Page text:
After working from home, hybrid working is becoming the new normal. A further transformation to the cloud is indispensable to create the much-needed flexibility, agility and security and to be able to work in a data-driven way. We explain why cloud transformation prepares companies for the future, which cloud variants there are and what advantages and disadvantages the cloud has.
The need for cloud transformation
The corona crisis forced companies to suddenly start enabling remote working. To facilitate access to applications and data from home, companies migrated to the cloud on a large scale. The virus may be on its way out, but remote working remains: most companies are embracing hybrid working.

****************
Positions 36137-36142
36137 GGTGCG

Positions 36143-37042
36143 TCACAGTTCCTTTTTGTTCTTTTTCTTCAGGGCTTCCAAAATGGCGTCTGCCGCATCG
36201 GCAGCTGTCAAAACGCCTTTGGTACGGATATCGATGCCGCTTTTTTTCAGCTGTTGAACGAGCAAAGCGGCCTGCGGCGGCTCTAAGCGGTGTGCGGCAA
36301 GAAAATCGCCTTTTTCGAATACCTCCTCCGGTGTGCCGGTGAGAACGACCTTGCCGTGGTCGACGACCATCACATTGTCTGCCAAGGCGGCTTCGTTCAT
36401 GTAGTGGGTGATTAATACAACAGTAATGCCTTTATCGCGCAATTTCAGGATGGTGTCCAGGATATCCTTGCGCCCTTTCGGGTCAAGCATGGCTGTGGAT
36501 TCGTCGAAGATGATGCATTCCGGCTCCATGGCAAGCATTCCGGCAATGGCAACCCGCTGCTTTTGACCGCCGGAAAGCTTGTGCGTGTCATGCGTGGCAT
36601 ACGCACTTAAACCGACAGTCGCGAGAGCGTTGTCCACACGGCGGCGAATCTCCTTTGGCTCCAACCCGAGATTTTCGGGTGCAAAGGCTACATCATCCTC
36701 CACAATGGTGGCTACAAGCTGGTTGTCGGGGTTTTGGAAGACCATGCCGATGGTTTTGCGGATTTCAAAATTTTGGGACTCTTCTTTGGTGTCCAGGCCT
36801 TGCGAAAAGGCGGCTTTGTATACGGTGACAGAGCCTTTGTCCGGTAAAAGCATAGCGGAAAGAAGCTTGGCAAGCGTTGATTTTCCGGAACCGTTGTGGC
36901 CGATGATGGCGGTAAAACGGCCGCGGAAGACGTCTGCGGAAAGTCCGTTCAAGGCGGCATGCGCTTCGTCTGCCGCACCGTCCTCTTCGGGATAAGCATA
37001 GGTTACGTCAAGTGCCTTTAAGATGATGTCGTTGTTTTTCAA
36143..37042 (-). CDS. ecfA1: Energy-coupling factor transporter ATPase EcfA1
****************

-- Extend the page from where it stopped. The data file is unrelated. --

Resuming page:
Further transformation to the cloud is essential. Most businesses have migrated to the cloud to a greater or lesser extent to survive the pandemic. But a complete cloud transformation brings the flexibility, speed, security and cost control needed to stay ahead of the competition and respond adequately to unexpected situations.
Why businesses choose the cloud
File sharing, ERP, CRM and other systems running as Software-as-a-Service, collaboration tools such as Microsoft Teams and Slack: remote working would not have been possible without the cloud. Beyond ensuring and optimising productivity, there are other reasons why organisations are making cloud transformation a priority.
Is your organisation making the decision to take the next step in its digitalisation and migration to the cloud? Then you will have more and more accessible data and analytics at your disposal. The result is working in a data-driven way and making better, faster and more decentralised decisions. Software and Infrastructure-as-a-Service make it possible to implement applications faster to immediately meet business needs.
What cloud variants are there?